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Optional Slots

Optional Slots

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Optional Slots

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  1. Optional Slots Ed McCorduck English 402--Grammar SUNY Cortland

  2. In all the sentence patterns we’ve seen so far, slots like NP (subj), be (pred vb), V-lnk (pred vb), ADJ (subj comp), NP (subj comp) etc. have been required in each pattern, but sometimes an element will not be necessary to a sentence. In other words, the slot is optional and whether the element is present in the surface sentence or not the sentence is still grammatical (in the descriptive sense). slide 2: definition of optional slots English 402: Grammar

  3. * = ungrammatical, i.e., the verb fling requires a direct object slot as in The lemmings flung themselves (over the cliff) slide 3: missing elements vs. optional slots; examples exx The lemmings charged. *The lemmings flung. The lemmings charged madly. The lemmings charged off the cliff. English 402: Grammar

  4. slide 4: another example of missing elements vs. optional slots exx *She devoured. She devoured the sandwich. She devoured the sandwich ravenously. English 402: Grammar

  5. These “optional” slots are filled by adverbials, which can be either single words or phrases. Adverbials can also include words from the class known as qualifiers, among which are words like very, pretty [in the sense of ‘fairly’, i.e., not the adjective meaning ‘nice looking’] rather, less, almost, nearly and the informal qualifier way. slide 5: adverbials and qualifiers English 402: Grammar

  6. slide 6: examples of adverbials with qualifiers exx Jack runs very fast. adverbial The car sped nearly into a ditch. adverbial She discerned the problem less quickly than I did. adverbial He drove way slow. (informal) adverbial English 402: Grammar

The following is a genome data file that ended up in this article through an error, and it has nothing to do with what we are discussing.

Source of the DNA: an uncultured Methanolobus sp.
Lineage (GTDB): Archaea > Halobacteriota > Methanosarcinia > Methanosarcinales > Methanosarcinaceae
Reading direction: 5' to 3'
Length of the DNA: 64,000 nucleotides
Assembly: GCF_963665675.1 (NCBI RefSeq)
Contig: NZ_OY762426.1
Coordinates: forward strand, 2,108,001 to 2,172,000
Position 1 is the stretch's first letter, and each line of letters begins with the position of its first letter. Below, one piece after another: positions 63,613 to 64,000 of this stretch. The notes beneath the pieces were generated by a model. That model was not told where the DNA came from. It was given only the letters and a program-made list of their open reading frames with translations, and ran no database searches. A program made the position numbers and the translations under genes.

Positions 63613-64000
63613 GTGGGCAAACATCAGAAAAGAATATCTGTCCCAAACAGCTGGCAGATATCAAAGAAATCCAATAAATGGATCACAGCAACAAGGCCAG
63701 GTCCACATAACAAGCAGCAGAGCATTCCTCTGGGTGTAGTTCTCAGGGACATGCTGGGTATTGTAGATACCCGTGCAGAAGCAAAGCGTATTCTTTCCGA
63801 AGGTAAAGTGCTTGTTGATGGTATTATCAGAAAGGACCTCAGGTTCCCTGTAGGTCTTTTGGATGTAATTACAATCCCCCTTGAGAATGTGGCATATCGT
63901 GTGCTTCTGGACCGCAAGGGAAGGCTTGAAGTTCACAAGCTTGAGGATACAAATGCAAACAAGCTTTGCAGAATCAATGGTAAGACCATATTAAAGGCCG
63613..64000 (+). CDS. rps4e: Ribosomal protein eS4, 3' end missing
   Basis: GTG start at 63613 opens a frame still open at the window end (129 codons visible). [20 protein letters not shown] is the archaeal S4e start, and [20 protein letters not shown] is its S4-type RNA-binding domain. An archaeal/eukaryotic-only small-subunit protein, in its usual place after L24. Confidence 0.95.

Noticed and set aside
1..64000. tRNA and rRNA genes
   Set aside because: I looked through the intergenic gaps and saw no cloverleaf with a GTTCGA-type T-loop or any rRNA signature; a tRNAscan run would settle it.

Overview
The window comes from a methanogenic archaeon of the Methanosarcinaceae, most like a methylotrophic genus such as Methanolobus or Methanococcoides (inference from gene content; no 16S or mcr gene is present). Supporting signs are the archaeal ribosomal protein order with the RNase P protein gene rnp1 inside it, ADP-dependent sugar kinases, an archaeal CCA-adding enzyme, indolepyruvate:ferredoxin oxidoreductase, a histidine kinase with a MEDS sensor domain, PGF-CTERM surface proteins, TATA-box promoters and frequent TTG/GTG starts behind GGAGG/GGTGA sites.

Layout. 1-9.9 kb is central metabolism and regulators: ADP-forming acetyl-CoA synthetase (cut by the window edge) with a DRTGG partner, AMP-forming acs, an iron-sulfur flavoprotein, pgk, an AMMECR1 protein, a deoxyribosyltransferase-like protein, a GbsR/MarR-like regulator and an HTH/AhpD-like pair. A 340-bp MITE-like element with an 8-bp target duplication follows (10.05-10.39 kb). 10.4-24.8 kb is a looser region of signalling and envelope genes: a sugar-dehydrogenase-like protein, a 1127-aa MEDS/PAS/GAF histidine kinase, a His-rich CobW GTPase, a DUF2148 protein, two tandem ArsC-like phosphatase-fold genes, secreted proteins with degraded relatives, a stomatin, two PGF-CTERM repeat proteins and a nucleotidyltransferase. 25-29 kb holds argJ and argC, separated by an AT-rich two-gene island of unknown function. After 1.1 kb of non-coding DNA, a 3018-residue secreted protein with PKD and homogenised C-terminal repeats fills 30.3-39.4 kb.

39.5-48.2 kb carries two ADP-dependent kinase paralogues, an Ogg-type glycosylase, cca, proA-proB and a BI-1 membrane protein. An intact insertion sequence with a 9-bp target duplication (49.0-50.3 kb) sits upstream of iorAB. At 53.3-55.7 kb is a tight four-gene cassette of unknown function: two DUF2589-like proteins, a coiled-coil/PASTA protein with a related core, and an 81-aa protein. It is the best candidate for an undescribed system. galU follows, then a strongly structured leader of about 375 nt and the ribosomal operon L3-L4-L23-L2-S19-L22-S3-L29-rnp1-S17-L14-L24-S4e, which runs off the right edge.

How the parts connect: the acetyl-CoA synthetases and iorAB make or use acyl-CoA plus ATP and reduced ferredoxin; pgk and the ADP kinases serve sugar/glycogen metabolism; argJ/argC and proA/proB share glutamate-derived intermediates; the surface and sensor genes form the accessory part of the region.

7. slide 7: functions of adverbials Adverbials express the following concepts: time (can answer the one-word question When?) place (can answer the one-word question Where?) manner (can answer the one-word question How?) reason/cause/purpose (can answer the one-word question When?) frequency (can answer the short question How often?) English 402: Grammar

  8. slide 8: on the flexible positioning of adverbials Unlike other slots, those for adverbials are quite flexible; adverbials can generally occur in the following positions in a sentence: at the beginning at the end medially, i.e., usually between other slots but sometimes within an element that fills a slot exx Cyanide very often smells like almonds. (subj)adverbial (predvb) Rollyis always looking hungry. (subj) adverbial (i.e., is looking is one element, the predvb) English 402: Grammar

  9. slide 9: adverbials’ flexible surface position but set position in R-K diagrams Regardless of where an adverbial may occur in the surface sentence, however, in a Reed-Kellogg diagram adverbials always go on slanted lines under the verb which is on the main line. To illustrate, in the following sentences the adverbial desperately occurs in three different positions, but the diagram on the next slide is the only way to diagram each of these three variants: Desperately the survivors swam. The survivors desperately swam. The survivors swam desperately. English 402: Grammar

  10. slide 10: example of a Reed-Kellogg diagram of a sentence with a movable adverbial English 402: Grammar